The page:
El proyecto de la traducción de la Cronología, el cual le llevó a nuestro personal más de un año de terminar, con optimismo resultará a ser un herramienta importante en extender la historia del trabajo de Linus y Ava Helen Pauling a una audiencia del Internet mucha más amplia. Traducciones futuras de la Cronología a idiomas adicionales están en las fases de planificación.

The Pauling Centenary Conference

The date February 28, 2001 is meaningful to many residents of the Pacific Northwest.  At 10:54 AM that morning, the Nisqually earthquake, a magnitude 6.8 temblor located northwest of Olympia, Washington, shook the earth beneath the greater Seattle-Tacoma area and ultimately caused over $1 billion in damage.

Some 200 miles south in Corvallis, faint signs of the earthquake were noticed.  In the lobby of the LaSells Stewart Center, for instance, observers noted coats on a coat rack mysteriously swaying.  At the time, few thought much of what they were seeing however, given that an important local event (if something short of seismic) occupied the attentions of most.  February 28, 2001 was the one-hundredth anniversary of Linus Pauling’s birth and the LaSells Stewart Center was the site of a day-long conference honoring Pauling’s memory.

“In 1986, just before [Lloyd] Jeffress died, Pauling wrote him a letter in which he caught him up on the events of the past year. The last paragraph of the letter related a recent article that Pauling had published in Nature magazine, which had stirred up controversy in the scientific community. A reporter had asked Pauling, ‘Do you have a liking for controversy?’ ‘No,’ replied Pauling. ‘I have a liking for the truth.’ This phrase, ‘a liking for the truth,’ and its surrogate implications of Pauling’s passion for discovery, even in the face of controversy, is a theme of this conference, and we hope that you will be enlightened and entertained by what is to follow.”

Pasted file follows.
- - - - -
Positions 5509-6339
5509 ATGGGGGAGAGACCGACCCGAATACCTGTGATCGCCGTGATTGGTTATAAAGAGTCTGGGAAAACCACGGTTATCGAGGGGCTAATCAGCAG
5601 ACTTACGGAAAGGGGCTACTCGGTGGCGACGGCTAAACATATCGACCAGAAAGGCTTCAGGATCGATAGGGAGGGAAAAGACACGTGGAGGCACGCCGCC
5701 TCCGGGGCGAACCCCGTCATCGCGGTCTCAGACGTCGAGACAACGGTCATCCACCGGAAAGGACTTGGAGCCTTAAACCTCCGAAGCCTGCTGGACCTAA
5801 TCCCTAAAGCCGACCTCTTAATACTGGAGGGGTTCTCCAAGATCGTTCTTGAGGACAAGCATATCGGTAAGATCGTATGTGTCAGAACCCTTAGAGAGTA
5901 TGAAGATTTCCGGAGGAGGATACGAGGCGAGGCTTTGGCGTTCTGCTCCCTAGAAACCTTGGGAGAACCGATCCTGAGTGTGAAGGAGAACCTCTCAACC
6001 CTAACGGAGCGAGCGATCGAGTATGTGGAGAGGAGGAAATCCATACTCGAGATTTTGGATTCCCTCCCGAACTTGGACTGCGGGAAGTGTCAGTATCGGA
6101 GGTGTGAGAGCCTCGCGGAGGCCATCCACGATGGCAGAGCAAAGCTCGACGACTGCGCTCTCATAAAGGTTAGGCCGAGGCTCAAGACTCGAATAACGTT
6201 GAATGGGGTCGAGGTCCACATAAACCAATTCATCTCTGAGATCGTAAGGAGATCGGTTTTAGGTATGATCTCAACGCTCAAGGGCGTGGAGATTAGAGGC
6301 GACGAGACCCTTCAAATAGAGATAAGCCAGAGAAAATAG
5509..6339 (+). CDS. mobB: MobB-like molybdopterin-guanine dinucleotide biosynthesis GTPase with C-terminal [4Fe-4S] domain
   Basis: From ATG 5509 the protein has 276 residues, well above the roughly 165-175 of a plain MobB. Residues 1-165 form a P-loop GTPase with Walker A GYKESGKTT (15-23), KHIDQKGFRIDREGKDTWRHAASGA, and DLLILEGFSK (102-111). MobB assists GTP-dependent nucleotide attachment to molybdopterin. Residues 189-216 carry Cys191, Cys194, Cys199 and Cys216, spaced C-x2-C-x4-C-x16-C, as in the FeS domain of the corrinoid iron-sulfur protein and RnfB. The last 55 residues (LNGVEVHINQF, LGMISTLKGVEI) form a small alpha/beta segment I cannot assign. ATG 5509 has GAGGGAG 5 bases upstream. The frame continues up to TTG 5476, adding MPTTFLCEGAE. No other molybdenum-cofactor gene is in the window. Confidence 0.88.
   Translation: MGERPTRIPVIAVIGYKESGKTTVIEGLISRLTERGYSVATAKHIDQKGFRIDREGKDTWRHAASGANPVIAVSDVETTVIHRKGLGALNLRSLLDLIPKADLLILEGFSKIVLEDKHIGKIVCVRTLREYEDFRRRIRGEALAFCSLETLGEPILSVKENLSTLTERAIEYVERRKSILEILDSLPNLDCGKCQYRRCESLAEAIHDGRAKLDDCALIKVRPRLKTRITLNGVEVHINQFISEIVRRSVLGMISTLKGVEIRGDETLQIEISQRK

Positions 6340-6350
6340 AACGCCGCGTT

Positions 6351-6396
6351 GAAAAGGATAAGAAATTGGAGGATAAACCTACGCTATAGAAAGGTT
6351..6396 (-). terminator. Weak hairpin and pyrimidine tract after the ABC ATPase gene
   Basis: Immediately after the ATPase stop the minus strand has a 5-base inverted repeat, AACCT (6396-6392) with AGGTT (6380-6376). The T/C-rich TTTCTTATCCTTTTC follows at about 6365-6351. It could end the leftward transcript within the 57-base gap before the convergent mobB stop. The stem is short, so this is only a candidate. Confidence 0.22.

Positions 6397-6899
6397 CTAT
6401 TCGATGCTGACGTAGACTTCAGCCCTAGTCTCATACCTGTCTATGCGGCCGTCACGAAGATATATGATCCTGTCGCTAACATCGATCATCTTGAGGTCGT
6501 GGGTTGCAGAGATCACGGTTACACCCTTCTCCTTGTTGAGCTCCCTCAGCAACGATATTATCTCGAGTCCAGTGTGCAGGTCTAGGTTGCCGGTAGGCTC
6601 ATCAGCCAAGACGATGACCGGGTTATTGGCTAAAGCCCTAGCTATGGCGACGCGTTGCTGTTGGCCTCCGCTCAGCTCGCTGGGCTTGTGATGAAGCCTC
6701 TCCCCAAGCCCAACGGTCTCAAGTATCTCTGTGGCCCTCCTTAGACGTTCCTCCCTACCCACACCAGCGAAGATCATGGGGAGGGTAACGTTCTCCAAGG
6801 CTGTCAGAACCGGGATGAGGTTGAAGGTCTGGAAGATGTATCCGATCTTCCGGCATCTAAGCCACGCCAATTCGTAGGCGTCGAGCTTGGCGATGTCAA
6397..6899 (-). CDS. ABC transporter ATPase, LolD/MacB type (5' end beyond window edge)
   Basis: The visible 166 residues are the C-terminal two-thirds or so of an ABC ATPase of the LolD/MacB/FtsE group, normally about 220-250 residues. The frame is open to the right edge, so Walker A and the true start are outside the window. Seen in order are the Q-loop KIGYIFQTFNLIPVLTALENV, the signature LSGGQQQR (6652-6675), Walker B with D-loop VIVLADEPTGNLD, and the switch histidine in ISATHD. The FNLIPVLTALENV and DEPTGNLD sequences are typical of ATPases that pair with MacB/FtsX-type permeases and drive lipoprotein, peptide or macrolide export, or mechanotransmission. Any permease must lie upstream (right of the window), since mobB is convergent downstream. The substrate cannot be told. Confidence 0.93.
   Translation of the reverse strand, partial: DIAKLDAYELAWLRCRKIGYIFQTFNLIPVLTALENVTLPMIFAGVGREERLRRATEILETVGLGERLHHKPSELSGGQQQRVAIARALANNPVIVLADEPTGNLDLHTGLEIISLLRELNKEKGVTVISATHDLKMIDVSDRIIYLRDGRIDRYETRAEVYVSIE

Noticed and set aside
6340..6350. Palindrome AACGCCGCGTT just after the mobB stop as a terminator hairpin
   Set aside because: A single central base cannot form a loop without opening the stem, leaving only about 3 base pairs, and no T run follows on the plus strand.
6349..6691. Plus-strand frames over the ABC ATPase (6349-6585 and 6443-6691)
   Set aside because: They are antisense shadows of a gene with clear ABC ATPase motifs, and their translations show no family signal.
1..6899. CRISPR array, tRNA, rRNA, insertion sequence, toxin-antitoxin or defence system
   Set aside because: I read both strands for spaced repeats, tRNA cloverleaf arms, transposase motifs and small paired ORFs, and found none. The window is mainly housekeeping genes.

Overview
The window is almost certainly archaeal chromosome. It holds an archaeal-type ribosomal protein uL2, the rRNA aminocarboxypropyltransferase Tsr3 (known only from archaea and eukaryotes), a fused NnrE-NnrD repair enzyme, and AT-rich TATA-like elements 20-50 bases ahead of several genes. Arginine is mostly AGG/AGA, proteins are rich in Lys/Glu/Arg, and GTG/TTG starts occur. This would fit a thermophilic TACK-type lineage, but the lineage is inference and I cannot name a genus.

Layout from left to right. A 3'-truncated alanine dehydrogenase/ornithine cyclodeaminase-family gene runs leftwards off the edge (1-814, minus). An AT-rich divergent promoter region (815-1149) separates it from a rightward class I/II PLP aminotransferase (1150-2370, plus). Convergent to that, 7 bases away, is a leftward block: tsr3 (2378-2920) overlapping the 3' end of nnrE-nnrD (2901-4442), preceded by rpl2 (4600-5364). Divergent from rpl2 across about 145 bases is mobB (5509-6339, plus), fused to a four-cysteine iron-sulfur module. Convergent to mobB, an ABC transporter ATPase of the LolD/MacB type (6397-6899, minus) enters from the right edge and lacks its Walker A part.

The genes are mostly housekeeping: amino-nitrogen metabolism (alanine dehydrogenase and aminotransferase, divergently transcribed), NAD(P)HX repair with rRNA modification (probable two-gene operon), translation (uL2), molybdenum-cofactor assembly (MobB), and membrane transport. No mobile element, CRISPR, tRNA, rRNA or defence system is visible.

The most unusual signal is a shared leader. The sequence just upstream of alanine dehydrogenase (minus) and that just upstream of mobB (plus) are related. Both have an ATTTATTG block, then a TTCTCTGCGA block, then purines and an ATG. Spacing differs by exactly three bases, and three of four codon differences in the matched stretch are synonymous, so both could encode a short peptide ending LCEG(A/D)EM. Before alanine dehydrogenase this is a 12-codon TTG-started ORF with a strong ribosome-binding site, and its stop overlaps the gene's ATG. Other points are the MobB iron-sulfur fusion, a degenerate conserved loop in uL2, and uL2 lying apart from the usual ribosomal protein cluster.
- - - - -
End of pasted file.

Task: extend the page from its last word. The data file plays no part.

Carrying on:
-Cliff Mead, centenary conference introductory remarks

“A Liking for the Truth: Truth and Controversy in the Work of Linus Pauling” assembled a multifaceted group of speakers who directly and indirectly reflected upon Pauling’s legacy as a scientist, activist and human being.  The day’s keynote speaker was Dr. Ahmed Zewail, the Linus Pauling Chair Professor of Chemistry and Professor of Physics at the California Institute of Technology, and the recipient of the 1999 Nobel Prize for Chemistry.  Zewail’s topic was the evolution of femtoscience, the study of atomic behaviors that occur in very short periods of time, a breathtaking field of research that allows scientists to, in Zewail’s words, “see bonds and atoms.”

Whereas Zewail spoke of time, another of the day’s presentations, by crystallographer and long-time Pauling family friend Dr. Jack Dunitz, focused on space.  Dunitz, Pauling and many others enmeshed in the practice of crystallography shared a deep interest in developing theories governing the rules that underlie “closest-packing” in molecules, work that Pauling and Max Delbrück extended into the realm of biology through their theory of molecular complementarity.


Jack Dunitz at a Caltech graduate student outing, ca. 1948.

Two Pauling biographers were likewise involved in the centenary activities.  Tom Hager spoke eloquently of the real world consequences that enveloped the Paulings as their peace work assumed international prominence.  Dr. Robert Paradowski reflected upon a turbulent period of the Paulings lives as a young couple, as the pair toured through Europe during Linus’s Guggenheim studies in 1926-1927.